HITS Daily Double


Information Due Wednesday; Report Sees Likely Approval
According to a report in London’s Financial Times, the European Commission is likely to formally state its objections to the proposed 50-50 joint-venture merger of Sony Music and BMG this month. While the EC’s objections are expected to result in some minor concessions from the two parties, the EC is still widely expected to approve the deal by the end of July, the paper says.

The Commission’s list of objections will likely be sent out in mid-May, after it has had time to go over additional information it requested from the companies, said to be due in Brussels on Wednesday. The EC halted the clock on its formal inquiry of Sony-BMG on April 13 in order to allow time to collect the additional information.

While the Commission is expected to call for “relatively minor conditions” to the deal, including “divestments and behavioral commitments,” according to the paper, officials have yet to find a compelling reason to block the merger.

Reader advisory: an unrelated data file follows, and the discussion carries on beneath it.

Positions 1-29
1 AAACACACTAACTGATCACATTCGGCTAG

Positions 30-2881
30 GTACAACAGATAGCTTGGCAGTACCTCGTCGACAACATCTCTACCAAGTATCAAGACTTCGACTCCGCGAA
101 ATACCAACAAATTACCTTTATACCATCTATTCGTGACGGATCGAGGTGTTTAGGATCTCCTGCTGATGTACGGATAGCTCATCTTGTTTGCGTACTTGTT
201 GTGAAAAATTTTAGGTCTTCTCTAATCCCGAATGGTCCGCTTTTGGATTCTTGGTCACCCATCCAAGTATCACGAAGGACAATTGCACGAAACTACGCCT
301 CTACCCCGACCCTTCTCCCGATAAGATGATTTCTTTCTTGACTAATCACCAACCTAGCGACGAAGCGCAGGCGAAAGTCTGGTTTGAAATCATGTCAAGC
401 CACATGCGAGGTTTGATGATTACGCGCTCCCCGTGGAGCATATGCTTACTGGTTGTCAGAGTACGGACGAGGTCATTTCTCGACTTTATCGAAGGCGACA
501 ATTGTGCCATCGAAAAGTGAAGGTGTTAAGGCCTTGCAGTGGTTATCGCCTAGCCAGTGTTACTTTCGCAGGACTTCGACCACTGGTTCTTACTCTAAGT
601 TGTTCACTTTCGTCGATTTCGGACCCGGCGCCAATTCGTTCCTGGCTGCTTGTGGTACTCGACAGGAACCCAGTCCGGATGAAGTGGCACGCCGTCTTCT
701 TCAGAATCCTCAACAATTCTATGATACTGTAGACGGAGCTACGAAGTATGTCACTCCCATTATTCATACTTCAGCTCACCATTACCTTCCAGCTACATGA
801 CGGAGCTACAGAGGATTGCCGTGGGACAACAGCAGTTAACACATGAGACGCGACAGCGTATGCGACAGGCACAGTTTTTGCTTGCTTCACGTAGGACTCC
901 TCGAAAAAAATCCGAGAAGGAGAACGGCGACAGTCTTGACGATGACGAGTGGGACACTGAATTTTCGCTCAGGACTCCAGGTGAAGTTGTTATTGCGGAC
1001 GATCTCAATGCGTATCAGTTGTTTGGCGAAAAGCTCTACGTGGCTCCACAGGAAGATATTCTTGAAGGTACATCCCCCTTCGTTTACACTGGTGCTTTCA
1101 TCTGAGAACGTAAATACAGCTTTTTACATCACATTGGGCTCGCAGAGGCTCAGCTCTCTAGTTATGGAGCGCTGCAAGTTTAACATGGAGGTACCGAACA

But in affirming that the music companies’ additional information was expected by Wednesday, and EC official objected to the Financial Times report’s assessment of the situation. “This story is highly speculative and completely premature,” EC Spokeswoman Amelia Torres told Reuters. "The European Commission is still carrying out its investigation with a view to concluding whether there are grounds for a statement of objection."

Reuters cited sources inside Bertelsmann saying they expect there will be a statement of objection, which would list specific issues the EC will need to have resolved before approving the merger.

Meanwhile, Europe’s association of independent record labels, Impala, reportedly met with EC officials at the end of April to reiterate the group’s objections to the merger, which it sees as inviting Sony-BMG to dominate the music market.

The original EC review deadline for the merger was June 22. Once officials are satisfied that the new information supplied by the companies answers their questions, a new deadline will be set.